December 2010: Planned Giving Tip of the Month

One-Time Tax Saving Opportunity Before December 31,2010

By, Patricia A. Rowe, Esq., CPA


In 2010 everyone is allowed to convert their traditional IRA’s, 401k’s and pension plans to Roth IRA’s. You can convert all or part of your pension plans. Normally, there is an Adjusted Gross Income (“AGI”) limitation, that is, if your AGI is greater than $ 100,000 you cannot do a Roth IRA conversion. For 2010 not only is there no limit on who can do a conversion, but you can choose to pay 50 % of the tax on your 2011 and 50 % on your 2012 tax returns.

Unlike a distribution from a traditional IRA which is fully taxable, if you keep your contribution (including converted funds) in your Roth IRA for 5 years, any withdrawals including all income earned and capital appreciation is not taxable on distribution. So when you convert all or part of a traditional IRA, 401k or pension plan to a Roth IRA, it counts as a distribution from your IRA, etc. and is taxable in the year of distribution. However, under this special rule you can spread the income over the next two years and pay the tax on the 2011 and 2012 tax returns.

If for some reason you decide you don’t want to do the conversion you have until the extended due date of the returns to change your mind and put the investments back into your traditional IRA or 401(k). So if you extend your returns you may have until October 15, 2011 to change your mind.


Offset the Additional Income with Charitable Contributions

If you are planning to donate to your favorite charity, such as the Ruth Bancroft Garden, it may be beneficial to do it by year end to get the deduction into this taxable year. If you do a Roth IRA conversion, think of offsetting the extra income with a charitable contribution.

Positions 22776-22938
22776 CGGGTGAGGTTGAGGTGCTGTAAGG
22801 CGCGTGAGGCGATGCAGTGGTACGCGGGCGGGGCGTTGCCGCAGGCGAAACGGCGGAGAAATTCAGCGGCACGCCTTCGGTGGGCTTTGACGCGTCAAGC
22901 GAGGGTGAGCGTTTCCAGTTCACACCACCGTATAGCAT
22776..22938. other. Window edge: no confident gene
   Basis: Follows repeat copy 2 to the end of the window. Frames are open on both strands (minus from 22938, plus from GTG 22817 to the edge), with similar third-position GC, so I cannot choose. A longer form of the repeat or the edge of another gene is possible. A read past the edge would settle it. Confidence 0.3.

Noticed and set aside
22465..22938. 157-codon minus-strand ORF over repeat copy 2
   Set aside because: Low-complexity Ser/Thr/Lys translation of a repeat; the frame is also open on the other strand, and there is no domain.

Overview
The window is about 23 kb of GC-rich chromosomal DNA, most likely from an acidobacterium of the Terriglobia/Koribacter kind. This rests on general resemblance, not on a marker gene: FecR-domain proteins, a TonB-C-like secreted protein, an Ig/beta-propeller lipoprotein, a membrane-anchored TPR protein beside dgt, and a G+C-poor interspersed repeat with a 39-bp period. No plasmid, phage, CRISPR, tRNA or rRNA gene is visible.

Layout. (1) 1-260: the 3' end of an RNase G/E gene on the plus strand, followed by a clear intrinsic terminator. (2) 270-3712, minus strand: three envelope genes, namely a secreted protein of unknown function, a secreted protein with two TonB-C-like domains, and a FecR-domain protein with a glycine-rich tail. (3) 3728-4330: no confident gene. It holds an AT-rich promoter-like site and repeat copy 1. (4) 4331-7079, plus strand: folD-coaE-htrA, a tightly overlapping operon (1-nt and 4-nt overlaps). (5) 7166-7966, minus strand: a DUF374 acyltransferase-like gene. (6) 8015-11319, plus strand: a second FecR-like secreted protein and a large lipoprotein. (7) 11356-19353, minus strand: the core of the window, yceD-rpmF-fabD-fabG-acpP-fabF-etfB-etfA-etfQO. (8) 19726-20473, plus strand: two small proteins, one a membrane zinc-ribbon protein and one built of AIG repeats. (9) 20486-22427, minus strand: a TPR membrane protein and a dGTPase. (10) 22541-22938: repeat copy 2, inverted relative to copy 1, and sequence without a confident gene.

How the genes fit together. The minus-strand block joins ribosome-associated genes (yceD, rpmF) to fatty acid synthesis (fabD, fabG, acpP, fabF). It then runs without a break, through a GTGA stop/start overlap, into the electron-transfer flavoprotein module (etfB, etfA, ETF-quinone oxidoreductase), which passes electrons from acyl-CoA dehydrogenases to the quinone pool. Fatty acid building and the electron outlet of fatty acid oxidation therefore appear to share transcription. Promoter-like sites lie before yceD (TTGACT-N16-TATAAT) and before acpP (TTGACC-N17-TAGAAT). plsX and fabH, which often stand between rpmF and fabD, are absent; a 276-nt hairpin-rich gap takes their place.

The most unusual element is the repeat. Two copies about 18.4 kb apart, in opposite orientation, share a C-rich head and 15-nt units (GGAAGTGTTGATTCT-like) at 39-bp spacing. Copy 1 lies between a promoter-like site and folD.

You may get a greater tax benefit from a charitable contribution in 2010 than next year due to the fact that the itemized deductions phase-out comes back in 2011. That is, if your adjusted gross income exceeds a certain amount, the amount of the itemized deductions that are allowed to offset your income is decreased.

Additionally, keep in mind that there are several very good planning techniques available to generate charitable contribution deductions, such as charitable lead annuity trusts and charitable lead unitrusts that are most beneficial and generate greater deductions in times of low interest rates. These are just a few examples of charitable giving whereby the charitable organization receives an annuity stream of income, your family receives the remainder interest and you get a charitable deduction now. Watch our newsletter for future articles on these and other subjects.

Please feel free to contact Law Offices of Patricia Rowe 925-256-1000 for further information. Website at

Mission Statement
The mission of the Ruth Bancroft Garden, Inc. is to preserve this exceptional example of garden design and to continue to develop its collection of water-conserving plants for the education and enjoyment of the public.
The Ruth Bancroft Garden GardenConservancy